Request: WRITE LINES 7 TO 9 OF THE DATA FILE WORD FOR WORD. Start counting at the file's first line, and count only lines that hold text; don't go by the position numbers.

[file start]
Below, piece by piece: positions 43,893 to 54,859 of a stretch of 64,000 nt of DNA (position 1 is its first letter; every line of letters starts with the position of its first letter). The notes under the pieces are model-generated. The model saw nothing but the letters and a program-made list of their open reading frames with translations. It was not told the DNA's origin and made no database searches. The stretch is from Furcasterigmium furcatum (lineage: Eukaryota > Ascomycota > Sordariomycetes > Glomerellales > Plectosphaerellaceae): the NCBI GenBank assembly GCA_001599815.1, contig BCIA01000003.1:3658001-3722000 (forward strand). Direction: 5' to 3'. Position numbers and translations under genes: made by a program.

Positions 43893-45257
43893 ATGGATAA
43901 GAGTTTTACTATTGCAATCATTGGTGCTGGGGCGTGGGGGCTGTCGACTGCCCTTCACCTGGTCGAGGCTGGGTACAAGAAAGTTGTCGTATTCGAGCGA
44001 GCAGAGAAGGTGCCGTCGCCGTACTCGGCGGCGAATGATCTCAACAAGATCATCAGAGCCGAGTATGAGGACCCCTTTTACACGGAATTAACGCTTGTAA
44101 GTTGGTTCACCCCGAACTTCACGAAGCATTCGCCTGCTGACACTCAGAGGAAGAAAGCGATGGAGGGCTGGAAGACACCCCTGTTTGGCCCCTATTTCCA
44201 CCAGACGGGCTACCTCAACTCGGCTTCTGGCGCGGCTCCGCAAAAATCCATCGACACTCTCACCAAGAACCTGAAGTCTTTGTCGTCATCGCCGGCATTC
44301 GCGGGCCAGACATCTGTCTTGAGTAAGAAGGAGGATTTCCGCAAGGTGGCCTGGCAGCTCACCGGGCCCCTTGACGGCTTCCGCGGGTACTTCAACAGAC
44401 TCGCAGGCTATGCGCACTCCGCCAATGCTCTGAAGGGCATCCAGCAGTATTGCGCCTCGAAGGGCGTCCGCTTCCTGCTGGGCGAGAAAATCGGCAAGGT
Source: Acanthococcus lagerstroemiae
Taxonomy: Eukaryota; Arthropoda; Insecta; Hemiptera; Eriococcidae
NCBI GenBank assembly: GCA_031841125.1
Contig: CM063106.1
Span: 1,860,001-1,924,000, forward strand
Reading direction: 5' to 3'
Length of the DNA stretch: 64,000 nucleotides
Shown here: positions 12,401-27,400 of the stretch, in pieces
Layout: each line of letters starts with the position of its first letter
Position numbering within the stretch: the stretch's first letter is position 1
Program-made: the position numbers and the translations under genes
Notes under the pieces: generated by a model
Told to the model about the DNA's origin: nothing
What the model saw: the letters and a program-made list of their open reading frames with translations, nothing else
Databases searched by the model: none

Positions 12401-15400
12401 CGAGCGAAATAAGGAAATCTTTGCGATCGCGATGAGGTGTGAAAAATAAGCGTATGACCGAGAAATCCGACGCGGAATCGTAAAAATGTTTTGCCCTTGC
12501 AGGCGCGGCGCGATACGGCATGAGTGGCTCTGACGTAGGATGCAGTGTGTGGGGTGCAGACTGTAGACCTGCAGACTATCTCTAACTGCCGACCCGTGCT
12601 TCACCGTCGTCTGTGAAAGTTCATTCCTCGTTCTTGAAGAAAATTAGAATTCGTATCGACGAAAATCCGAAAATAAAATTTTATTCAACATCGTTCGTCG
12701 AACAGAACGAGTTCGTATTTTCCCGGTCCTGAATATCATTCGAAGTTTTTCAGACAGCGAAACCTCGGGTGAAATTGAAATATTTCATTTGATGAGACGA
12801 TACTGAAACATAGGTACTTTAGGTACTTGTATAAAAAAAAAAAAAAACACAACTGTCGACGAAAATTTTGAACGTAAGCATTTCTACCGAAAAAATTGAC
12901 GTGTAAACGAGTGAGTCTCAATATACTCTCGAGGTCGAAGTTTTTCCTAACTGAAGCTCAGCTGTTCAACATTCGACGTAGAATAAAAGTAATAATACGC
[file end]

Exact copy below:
44201 CCAGACGGGCTACCTCAACTCGGCTTCTGGCGCGGCTCCGCAAAAATCCATCGACACTCTCACCAAGAACCTGAAGTCTTTGTCGTCATCGCCGGCATTC
44301 GCGGGCCAGACATCTGTCTTGAGTAAGAAGGAGGATTTCCGCAAGGTGGCCTGGCAGCTCACCGGGCCCCTTGACGGCTTCCGCGGGTACTTCAACAGAC
44401 TCGCAGGCTATGCGCACTCCGCCAATGCTCTGAAGGGCATCCAGCAGTATTGCGCCTCGAAGGGCGTCCGCTTCCTGCTGGGCGAGAAAATCGGCAAGGT